In Seale v. Ocean Reef Club, the U.S. District Court for the Southern District of Florida explains the basic elements of Florida negligence law as it applies to an unfortunate bicycle-golf cart accident.
Mr. Seale while riding his bicycle at the Ocean Reef Club in Key Largo in January 2011 when he was struck by a golf cart driven by a 12-year-old girl. Seale, a part time resident of the Club, later sued Ocean Reef, the Club's community association (OCRA) and the girl's father (Mr. Clark) for negligence, among other claims. He alleged that Clark's daughter had been issued a license by the OCRA to drive golf carts on the property and was operating a cart loaned to her by the club at the time of the accident. According to Williams, the girl caused the accident by driving carelessly and failed to pay attention to the road, exceeded proper speeds and neglected to brake appropriately.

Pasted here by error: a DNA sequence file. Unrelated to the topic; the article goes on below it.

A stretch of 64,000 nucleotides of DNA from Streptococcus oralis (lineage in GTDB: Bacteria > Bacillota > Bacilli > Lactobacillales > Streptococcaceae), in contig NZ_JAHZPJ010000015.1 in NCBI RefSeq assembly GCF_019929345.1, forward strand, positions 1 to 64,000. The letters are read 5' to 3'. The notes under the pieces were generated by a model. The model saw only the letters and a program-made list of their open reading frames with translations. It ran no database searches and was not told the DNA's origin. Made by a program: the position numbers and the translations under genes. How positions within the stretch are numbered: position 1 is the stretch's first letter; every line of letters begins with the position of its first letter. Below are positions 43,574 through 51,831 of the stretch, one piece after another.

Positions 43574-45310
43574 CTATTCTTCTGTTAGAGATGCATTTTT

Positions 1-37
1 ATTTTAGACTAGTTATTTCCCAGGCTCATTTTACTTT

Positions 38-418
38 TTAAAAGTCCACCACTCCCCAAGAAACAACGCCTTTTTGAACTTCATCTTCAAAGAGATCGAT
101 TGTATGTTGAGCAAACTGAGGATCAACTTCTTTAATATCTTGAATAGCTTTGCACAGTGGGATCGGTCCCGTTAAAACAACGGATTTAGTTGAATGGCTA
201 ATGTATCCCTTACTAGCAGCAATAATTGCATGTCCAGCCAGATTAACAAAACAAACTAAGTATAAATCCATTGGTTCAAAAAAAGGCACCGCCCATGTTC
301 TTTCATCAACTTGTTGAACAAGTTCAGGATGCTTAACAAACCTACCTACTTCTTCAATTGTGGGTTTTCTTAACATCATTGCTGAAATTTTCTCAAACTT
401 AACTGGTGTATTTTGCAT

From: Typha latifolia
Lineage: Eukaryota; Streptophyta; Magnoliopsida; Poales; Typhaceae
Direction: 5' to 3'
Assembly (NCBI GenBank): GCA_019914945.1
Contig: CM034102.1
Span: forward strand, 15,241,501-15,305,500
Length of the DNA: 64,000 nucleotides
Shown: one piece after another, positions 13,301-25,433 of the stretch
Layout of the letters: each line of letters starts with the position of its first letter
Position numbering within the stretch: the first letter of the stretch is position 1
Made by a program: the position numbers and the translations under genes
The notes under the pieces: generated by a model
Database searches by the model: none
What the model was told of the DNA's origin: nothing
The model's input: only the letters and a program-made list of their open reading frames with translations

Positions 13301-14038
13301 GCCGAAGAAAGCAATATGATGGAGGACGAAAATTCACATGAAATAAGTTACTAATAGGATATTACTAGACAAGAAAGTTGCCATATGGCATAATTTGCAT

Denying OCRA's motion to dismiss the negligence claims against it, the District Court said that Seale sufficiently alleged plausible claims. In order to prove a negligence claim in Florida, an injured person must show that the party being sued (defendant) owed him or her a "duty of reasonable care" which the defendant breached and that the breach was the "actual and proximate cause" of the person's injury. "Where a defendant's conduct creates a foreseeable zone of risk, the law generally will recognize a duty placed upon defendant either to lessen the risk or see that sufficient precautions are taken to protect others from the harm that the risk poses," the court explained.